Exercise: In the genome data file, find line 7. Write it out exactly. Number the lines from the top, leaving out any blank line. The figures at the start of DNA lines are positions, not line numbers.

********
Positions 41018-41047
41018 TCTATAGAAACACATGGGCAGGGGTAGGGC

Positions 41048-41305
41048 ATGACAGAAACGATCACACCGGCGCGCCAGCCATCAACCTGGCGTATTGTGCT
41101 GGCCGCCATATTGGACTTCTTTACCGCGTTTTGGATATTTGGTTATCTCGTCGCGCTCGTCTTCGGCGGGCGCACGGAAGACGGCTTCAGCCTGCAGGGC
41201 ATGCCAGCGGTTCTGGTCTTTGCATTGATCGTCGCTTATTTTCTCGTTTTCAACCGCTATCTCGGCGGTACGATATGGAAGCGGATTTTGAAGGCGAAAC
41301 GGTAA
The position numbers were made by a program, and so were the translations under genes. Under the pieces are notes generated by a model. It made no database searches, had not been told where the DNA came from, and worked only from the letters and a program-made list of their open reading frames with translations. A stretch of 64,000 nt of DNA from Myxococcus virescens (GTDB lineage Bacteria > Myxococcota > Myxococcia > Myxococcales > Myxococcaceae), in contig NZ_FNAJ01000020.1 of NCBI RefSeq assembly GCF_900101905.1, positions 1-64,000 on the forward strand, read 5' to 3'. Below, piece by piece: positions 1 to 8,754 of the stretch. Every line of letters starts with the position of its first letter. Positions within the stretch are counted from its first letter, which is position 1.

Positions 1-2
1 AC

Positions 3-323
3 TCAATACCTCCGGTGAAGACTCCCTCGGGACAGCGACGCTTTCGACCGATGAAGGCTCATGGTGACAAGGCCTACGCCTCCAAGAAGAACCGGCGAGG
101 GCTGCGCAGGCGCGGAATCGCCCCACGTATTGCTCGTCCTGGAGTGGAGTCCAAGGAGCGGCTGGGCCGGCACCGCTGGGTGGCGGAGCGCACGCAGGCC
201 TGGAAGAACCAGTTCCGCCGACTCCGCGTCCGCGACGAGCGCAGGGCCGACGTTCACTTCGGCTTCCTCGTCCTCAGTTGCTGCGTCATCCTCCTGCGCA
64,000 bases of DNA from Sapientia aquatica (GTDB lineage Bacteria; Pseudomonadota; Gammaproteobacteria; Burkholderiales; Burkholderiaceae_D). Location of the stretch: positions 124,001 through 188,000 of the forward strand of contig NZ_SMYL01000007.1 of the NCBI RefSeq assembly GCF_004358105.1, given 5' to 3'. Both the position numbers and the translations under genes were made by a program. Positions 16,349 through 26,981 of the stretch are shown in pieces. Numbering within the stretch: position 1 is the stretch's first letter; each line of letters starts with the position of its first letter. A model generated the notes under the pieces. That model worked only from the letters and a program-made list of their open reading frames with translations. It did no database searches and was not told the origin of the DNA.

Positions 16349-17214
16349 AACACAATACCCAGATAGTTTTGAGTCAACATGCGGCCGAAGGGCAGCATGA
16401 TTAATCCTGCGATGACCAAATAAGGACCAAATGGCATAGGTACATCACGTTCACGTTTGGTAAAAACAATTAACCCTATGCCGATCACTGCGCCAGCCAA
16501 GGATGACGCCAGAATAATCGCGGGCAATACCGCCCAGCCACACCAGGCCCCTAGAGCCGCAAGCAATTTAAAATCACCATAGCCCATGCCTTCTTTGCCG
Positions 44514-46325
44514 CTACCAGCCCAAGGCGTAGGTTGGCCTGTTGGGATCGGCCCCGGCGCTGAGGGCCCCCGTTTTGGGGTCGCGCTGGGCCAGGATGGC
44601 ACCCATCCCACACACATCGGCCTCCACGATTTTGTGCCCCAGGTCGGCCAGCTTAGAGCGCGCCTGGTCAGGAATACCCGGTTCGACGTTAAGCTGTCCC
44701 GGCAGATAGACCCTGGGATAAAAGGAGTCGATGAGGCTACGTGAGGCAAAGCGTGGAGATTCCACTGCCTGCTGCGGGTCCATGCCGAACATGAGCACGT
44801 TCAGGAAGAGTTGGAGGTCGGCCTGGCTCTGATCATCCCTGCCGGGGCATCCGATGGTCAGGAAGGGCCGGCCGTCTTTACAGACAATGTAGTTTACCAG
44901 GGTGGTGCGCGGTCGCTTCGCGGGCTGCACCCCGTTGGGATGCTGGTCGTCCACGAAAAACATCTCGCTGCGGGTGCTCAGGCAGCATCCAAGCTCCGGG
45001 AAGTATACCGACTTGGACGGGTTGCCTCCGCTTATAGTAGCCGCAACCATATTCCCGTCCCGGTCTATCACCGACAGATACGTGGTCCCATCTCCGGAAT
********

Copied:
41301 GGTAA